Passionate? Okay, sure—but how does that factor into your skill level when it comes to repairing a goddamned HVAC system? Are your loins all aflutter for the curvature of that exhaust duct?

The fuck does driven even mean? Are you trying to say you’re ambitious and motivated to do well at your job, or that you’re straining your teeth against the leather bit, pulling at the yoke of Satan’s dogsled while the cloven hoof in your back pushes you onward in your trek toward damnation?

Who needs to be told you have a strong work ethic? What’s the opposite, lazy? You wouldn’t write that you’re lazy in your resume, so why do you need to clarify that you’re not lazy? Of course you have a strong work ethic. You don’t want to fucking get fired. As Mal says, “I do the job, and then I get paid.”

This is how capitalism works, Captain Obvious.

And if you’re a self-starter, does that mean you honestly think other people are standing around doing absolutely nothing until someone parks it in front of them and voice-activates with a precise, directly enunciated command?

Bruh, your coworkers aren’t Alexa.

GTFO with that mess.

Stay away from this crap, and other things like it. It’s all filler without substance, when you could use the space to say something with more unique value to you.

When in doubt, be simple and direct. Work upward from that, but always, always choose clarity over corporate-speak.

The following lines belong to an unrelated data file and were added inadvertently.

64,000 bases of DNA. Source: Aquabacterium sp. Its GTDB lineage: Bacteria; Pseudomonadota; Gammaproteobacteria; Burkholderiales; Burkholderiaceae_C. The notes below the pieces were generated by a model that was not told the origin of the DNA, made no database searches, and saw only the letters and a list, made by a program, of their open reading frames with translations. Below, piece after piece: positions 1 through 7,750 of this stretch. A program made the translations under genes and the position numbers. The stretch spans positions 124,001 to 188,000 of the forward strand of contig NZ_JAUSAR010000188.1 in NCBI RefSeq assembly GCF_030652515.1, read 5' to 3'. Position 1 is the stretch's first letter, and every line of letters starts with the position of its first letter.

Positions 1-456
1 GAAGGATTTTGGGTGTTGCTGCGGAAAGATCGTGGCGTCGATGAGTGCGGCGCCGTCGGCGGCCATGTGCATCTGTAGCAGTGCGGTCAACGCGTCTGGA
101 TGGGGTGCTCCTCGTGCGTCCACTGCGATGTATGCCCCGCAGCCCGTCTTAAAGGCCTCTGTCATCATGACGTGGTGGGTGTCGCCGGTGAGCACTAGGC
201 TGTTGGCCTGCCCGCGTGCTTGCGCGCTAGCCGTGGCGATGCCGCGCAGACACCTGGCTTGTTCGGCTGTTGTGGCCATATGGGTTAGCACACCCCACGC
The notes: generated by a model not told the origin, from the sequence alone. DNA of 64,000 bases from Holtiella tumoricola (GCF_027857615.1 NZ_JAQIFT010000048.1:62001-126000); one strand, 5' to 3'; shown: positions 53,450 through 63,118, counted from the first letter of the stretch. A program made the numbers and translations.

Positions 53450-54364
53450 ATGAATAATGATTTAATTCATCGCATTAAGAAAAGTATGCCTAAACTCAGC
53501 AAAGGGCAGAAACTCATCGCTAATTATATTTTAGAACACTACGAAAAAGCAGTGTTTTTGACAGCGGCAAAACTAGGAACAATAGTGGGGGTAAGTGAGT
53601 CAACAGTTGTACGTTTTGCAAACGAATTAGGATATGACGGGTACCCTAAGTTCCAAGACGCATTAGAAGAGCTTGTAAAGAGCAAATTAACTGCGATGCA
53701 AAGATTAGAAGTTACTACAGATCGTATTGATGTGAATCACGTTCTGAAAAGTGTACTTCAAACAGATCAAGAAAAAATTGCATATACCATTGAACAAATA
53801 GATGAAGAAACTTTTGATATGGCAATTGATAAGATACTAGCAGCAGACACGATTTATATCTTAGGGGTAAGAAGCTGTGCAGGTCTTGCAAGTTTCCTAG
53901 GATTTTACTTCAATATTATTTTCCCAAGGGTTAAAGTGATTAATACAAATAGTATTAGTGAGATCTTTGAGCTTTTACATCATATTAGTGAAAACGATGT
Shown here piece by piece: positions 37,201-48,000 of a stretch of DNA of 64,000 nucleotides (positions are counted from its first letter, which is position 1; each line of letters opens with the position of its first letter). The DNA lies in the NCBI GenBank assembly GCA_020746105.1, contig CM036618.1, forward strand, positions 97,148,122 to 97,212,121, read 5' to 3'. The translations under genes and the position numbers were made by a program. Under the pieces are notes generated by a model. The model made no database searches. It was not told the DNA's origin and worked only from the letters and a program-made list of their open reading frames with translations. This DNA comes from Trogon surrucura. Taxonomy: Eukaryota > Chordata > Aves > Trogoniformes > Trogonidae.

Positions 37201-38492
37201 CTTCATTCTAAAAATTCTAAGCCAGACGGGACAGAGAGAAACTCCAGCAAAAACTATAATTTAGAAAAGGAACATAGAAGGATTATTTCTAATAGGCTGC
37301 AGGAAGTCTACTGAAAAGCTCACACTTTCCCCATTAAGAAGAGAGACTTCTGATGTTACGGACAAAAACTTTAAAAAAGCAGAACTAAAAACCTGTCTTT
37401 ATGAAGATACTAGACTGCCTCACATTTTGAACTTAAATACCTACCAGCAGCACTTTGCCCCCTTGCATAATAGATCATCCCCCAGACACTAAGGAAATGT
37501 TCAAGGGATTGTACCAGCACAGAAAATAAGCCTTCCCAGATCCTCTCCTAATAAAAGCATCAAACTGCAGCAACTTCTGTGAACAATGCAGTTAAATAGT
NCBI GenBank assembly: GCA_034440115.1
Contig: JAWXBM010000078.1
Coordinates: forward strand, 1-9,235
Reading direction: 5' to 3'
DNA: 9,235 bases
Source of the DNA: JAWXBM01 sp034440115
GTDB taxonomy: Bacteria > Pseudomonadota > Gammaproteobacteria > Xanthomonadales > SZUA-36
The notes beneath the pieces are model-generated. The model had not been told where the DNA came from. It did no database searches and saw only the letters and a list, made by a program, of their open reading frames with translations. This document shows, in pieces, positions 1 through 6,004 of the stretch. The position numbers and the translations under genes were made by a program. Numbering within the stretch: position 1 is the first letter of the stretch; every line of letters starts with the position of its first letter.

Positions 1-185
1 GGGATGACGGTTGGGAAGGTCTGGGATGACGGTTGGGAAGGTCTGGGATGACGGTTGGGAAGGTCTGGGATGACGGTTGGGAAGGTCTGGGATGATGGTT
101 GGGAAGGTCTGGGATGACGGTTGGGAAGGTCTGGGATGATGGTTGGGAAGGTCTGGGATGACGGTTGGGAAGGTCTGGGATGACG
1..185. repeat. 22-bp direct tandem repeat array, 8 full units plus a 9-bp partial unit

Add to Goodreads | Buy on Amazon for $4.99 | Read for Free on KindleUnlimited

Want more tips, tricks, insights, and swearing? Subscribe to Adam’s Newsletter!

Resume Critiques, Resumes

Resume Critique #1: The Reporter

Welcome to the very first in our series of resume critiques. Our first sacrifice is a reporter who has a great career, but doesn’t necessarily show that on paper. Here’s her resume, identifying information removed:

Click to enlarge each page.

What You Did Right

  • Simple bullet-based format. Everything is short, sweet, and to the point.
  • Use of action verbs. Each sentence begins with a strong action verb that avoids passive language. (With a few exceptions.)
  • Plenty of white space. I’m a fan of resumes that give them a lot of room to breathe, and this one has that – though that also creates a problem that we’ll get to next.

What You Did Wrong

  • Missing professional summary. You absolutely need to open your resume with a strong professional summary that covers your selling points. Instead you’ve opened with your education, which in your case isn’t necessary even though you’re a recent grad in 2015. You have enough work history, good work history, to move your education to the end and instead use that space to write a 3-line elevator pitch that gives your resume a little more life and personality.
  • No searchable keywords. You’ll never get past automated keyword scanners without a list of core competencies that also act as searchable keywords. This should be directly after your opening summary, and can be fairly short – six to nine will do just fine. You can look at job descriptions for job advertisements in your industry to get an idea of good keywords.